Food and land use context in Malaysia

Located in Southeast Asia, Malaysia’s peninsula and Borneo are separated by the South China Sea and surrounded by a multitude of small Malaysian islands. Despite its relatively limited size, Malaysia is one of the countries with the richest biodiversity in the world. The country is mostly composed of forested hills and mountains, coastal plains, as well as mangroves and peat forests that flourish under an equatorial climate. The country counts many endemic species, notably on Borneo, and a great variety of animals, with hundreds of species of mammals, birds, reptiles, and thousands of insects. However, more than 500 species are endangered in Malaysia, notably due to widespread deforestation. Logging and agriculture are contributing to deforestation, with nearly three quarters of cropland covered by palm oil plantation and the rest mostly devoted to rice and rubber—Malaysia is one of the main rubber exporters in the world. Agriculture is an important sector, employing 10% of the working population and producing 7.3% of GDP.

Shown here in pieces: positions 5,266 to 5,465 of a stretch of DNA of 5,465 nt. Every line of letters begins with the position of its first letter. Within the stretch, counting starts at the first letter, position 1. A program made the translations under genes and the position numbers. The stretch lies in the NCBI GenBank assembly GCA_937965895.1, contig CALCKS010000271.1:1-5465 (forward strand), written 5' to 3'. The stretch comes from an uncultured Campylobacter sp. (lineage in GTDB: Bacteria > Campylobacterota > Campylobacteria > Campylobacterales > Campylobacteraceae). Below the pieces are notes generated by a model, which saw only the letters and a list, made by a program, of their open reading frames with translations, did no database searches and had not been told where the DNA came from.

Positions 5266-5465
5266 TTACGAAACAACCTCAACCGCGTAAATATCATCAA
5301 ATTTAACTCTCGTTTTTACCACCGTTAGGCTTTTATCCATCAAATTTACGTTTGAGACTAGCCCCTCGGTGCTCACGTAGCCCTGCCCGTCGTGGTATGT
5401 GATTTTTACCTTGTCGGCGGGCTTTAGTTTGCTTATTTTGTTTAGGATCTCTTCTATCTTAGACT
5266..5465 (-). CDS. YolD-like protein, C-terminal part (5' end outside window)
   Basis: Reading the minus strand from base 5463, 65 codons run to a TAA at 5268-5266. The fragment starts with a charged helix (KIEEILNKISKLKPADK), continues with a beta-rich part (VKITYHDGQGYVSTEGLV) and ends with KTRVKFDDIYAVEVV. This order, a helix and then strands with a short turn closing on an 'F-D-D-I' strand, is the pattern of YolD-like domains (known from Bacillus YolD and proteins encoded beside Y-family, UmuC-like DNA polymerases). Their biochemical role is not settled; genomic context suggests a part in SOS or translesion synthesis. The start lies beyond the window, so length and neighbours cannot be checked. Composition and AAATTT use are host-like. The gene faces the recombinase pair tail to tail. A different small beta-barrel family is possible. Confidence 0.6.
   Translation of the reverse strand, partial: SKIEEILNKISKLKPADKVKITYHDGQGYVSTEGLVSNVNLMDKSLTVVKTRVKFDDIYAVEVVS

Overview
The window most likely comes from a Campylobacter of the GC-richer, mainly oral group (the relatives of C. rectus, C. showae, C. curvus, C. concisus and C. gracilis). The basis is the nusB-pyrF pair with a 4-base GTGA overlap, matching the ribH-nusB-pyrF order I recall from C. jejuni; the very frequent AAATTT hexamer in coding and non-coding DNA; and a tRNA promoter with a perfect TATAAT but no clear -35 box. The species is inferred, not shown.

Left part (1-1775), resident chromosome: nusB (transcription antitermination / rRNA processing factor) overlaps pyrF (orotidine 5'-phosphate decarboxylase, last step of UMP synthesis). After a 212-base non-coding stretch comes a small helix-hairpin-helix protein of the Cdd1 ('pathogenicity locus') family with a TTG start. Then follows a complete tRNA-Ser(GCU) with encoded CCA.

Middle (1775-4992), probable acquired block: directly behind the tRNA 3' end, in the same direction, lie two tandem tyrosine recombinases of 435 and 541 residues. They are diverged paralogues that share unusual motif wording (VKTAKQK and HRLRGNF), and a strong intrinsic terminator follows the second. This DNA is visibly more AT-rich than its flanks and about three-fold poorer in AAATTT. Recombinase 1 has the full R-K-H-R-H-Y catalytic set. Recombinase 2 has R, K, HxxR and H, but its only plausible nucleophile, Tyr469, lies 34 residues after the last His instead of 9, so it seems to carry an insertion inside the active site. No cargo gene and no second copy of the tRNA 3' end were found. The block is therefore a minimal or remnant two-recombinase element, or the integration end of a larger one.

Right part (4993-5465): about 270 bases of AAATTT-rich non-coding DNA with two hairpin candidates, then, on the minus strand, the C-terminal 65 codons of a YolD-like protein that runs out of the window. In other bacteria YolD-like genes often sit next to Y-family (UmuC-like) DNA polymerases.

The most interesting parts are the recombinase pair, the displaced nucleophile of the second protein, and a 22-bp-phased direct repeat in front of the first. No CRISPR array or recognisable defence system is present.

Food and land use context in Malaysia

Participating institution: Jeffrey Sachs Center on Sustainable Development, Sunway University

Team members: Andrew Fan Chiah Howe, Chen Jit Ern, Danesh Prakash Chacko, Goh Chun Sheng, Low Wai Sern

Publications: 2019 Report of the FABLE Consortium. Pathway for Malaysia.


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